(->) reader/environment

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(->) reader/environment

Martin Vlk
Hi, this one is a bit of a mystery to me.

I am working on solutions to cis194/NICTA Haskell exercises and among
others I am asked to work with (->).

I understand it refers to the reader/environment design patterns, but I
am stumped as for what exactly it is. It doesn't seem to be an ordinary
type, I know it is used as type constructor in type declarations, so
that suggests it's a function, but somehow special. Looking in Hoogle it
seems to be Haskell keyword - e.g. not an ordinary function.

So what is it - type constructor, a keyword, how is it related to the
reader/environment pattern?

From GHCI's :info (->) I get:
data (->) a b -- Defined in ‘ghc-prim-0.4.0.0:GHC.Prim’
instance P.Monad ((->) r) -- Defined in ‘GHC.Base’
instance P.Functor ((->) r) -- Defined in ‘GHC.Base’
instance P.Applicative ((->) a) -- Defined in ‘GHC.Base’
instance P.Monoid b => P.Monoid (a -> b) -- Defined in ‘GHC.Base’

Cheers
Martin
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Re: (->) reader/environment

Grzegorz Milka
Hi Martin,

You certainly know what (->) is, but you might be confused about its
prefix notation. (->) is a type constructor which represent a normal
Haskell function. That is,(->) A B represents a type of a function from
type A to type B. Since (->) is a right-associative infix operator we
almost always write it in the infix form: a -> b -> c, which means a ->
(b -> c), which means in the prefix form:(->) a ((->) b c).
Similarly + is the normal, infix addition operator, but written in
parenthesis you can write it in prefix form, that is: (+) 2 2 == 1 + 3.

When you import Control.Monad.Reader, ghci will tell you that:

Prelude Control.Monad.Reader> :info (->)
data (->) a b     -- Defined in `GHC.Prim'
instance Monad ((->) r) -- Defined in `GHC.Base'
instance Functor ((->) r) -- Defined in `GHC.Base'
instance MonadReader r ((->) r)

That is a type contructor (still not a complete type!) (->) r is of
class MonadReader r. In other words, a function which accepts type r may
act as a reader from environment of type r. It might be easier to
understand after reading its implementation.

instance MonadReader r ((->) r) where
    ask       = id
    local f m = m . f


Best,
Grzegorz Milka

On 23.07.2015 10:07, Martin Vlk wrote:

> Hi, this one is a bit of a mystery to me.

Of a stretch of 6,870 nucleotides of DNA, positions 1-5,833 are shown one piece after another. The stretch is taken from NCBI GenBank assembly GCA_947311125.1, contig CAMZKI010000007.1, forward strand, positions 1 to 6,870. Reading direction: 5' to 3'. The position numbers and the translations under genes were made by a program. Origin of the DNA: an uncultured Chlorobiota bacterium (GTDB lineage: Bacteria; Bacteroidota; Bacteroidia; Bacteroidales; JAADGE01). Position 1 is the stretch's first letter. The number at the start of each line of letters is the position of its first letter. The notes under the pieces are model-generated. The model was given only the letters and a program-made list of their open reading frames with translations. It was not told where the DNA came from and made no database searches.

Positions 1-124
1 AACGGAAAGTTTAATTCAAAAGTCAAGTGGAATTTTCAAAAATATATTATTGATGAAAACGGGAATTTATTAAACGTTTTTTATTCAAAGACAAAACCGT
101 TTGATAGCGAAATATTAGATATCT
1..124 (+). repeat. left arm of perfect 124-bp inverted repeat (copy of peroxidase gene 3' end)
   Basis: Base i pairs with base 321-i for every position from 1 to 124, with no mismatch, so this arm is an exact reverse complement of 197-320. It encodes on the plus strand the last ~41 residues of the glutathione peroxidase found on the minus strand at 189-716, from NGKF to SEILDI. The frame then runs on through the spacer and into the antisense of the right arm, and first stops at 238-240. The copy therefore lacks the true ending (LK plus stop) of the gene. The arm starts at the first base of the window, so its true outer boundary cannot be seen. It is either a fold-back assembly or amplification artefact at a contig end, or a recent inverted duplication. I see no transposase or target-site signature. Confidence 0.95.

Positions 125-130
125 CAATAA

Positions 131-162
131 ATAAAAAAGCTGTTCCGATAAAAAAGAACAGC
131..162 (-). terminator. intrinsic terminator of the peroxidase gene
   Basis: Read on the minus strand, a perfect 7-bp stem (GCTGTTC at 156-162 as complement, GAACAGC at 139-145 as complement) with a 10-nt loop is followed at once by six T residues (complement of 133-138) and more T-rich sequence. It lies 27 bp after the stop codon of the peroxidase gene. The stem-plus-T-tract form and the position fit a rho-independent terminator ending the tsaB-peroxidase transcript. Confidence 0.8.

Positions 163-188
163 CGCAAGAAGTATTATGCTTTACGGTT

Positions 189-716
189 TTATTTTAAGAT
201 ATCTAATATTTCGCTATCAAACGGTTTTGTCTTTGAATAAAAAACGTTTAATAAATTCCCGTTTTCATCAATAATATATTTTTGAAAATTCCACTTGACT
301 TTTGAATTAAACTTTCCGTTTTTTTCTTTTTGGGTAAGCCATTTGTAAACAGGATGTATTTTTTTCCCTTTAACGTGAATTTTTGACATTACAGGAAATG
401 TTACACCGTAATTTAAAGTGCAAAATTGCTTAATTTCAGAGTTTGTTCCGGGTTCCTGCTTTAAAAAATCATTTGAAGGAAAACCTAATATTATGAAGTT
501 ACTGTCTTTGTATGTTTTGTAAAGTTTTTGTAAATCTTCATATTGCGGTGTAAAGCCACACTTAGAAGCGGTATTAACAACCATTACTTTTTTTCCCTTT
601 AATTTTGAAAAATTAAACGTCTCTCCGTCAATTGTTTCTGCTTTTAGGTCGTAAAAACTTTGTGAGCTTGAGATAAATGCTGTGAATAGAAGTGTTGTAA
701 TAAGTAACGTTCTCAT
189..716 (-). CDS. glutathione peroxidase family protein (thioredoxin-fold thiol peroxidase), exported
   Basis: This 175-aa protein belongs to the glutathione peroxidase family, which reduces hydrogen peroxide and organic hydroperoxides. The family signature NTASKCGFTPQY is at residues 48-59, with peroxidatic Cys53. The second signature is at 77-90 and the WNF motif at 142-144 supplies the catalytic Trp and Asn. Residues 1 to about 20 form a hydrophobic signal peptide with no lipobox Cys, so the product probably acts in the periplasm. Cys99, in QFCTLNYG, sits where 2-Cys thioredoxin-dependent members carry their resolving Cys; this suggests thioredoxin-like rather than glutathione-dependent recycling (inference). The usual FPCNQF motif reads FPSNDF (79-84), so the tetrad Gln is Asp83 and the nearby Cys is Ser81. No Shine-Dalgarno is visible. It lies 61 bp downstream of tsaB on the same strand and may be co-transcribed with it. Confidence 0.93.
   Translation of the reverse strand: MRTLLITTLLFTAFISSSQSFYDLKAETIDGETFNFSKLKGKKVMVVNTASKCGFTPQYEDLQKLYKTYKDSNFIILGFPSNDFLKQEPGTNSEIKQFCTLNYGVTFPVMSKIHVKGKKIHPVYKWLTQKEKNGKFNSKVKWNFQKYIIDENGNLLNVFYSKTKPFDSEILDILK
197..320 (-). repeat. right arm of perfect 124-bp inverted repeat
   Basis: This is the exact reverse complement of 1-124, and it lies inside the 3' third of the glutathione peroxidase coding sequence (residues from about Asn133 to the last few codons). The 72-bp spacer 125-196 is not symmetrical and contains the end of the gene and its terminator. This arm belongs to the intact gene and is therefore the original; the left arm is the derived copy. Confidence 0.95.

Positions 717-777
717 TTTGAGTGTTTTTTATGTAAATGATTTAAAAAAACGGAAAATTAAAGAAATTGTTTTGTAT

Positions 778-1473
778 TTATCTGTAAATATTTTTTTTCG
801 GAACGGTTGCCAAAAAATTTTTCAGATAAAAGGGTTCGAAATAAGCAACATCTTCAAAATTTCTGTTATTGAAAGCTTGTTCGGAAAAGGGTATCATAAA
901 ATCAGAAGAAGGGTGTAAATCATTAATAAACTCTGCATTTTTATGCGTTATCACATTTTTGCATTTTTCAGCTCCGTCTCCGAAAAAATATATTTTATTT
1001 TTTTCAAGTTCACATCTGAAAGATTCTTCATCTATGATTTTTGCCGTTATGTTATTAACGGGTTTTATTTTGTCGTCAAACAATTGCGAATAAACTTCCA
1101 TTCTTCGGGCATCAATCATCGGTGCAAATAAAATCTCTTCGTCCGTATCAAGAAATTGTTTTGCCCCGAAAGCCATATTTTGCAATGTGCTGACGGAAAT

>
> I am working on solutions to cis194/NICTA Haskell exercises and among
> others I am asked to work with (->).
>
> I understand it refers to the reader/environment design patterns, but I
> am stumped as for what exactly it is. It doesn't seem to be an ordinary
> type, I know it is used as type constructor in type declarations, so
> that suggests it's a function, but somehow special. Looking in Hoogle it
> seems to be Haskell keyword - e.g. not an ordinary function.
>
> So what is it - type constructor, a keyword, how is it related to the
> reader/environment pattern?
>
> From GHCI's :info (->) I get:
> data (->) a b -- Defined in ‘ghc-prim-0.4.0.0:GHC.Prim’
> instance P.Monad ((->) r) -- Defined in ‘GHC.Base’
> instance P.Functor ((->) r) -- Defined in ‘GHC.Base’
> instance P.Applicative ((->) a) -- Defined in ‘GHC.Base’
> instance P.Monoid b => P.Monoid (a -> b) -- Defined in ‘GHC.Base’
>
> Cheers
> Martin
> _______________________________________________
> Beginners mailing list
> [hidden email]
> http://mail.haskell.org/cgi-bin/mailman/listinfo/beginners


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Re: (->) reader/environment

Martin Vlk
In reply to this post by Martin Vlk
Found some info on Typeclassopedia
(https://wiki.haskell.org/Typeclassopedia) - see below.

It sounds like this is basically a "function with one parameter already
applied". The parameter is then available for further usage..

----

     ((->) e) (which can be thought of as (e ->); see above), the type
of functions which take a value of type e as a parameter, is a Functor.
As a container, (e -> a) represents a (possibly infinite) set of values
of a, indexed by values of e. Alternatively, and more usefully, ((->) e)
can be thought of as a context in which a value of type e is available
to be consulted in a read-only fashion. This is also why ((->) e) is
sometimes referred to as the reader monad; more on this later.

...then:

As mentioned earlier, ((->) e) is known as the reader monad, since it
describes computations in which a value of type e is available as a
read-only environment. The Control.Monad.Reader module provides the
Reader e a type, which is just a convenient newtype wrapper around (e ->
a), along with an appropriate Monad instance and some Reader-specific
utility functions such as ask (retrieve the environment), asks (retrieve
a function of the environment), and local (run a subcomputation under a
different environment).

Martin


Martin Vlk:

> Hi, this one is a bit of a mystery to me.
>
> I am working on solutions to cis194/NICTA Haskell exercises and among
> others I am asked to work with (->).
>
> I understand it refers to the reader/environment design patterns, but I
> am stumped as for what exactly it is. It doesn't seem to be an ordinary
> type, I know it is used as type constructor in type declarations, so
> that suggests it's a function, but somehow special. Looking in Hoogle it
> seems to be Haskell keyword - e.g. not an ordinary function.
>
> So what is it - type constructor, a keyword, how is it related to the
> reader/environment pattern?
>
> From GHCI's :info (->) I get:
> data (->) a b -- Defined in ‘ghc-prim-0.4.0.0:GHC.Prim’
> instance P.Monad ((->) r) -- Defined in ‘GHC.Base’
> instance P.Functor ((->) r) -- Defined in ‘GHC.Base’
> instance P.Applicative ((->) a) -- Defined in ‘GHC.Base’
> instance P.Monoid b => P.Monoid (a -> b) -- Defined in ‘GHC.Base’
>
> Cheers
> Martin
>
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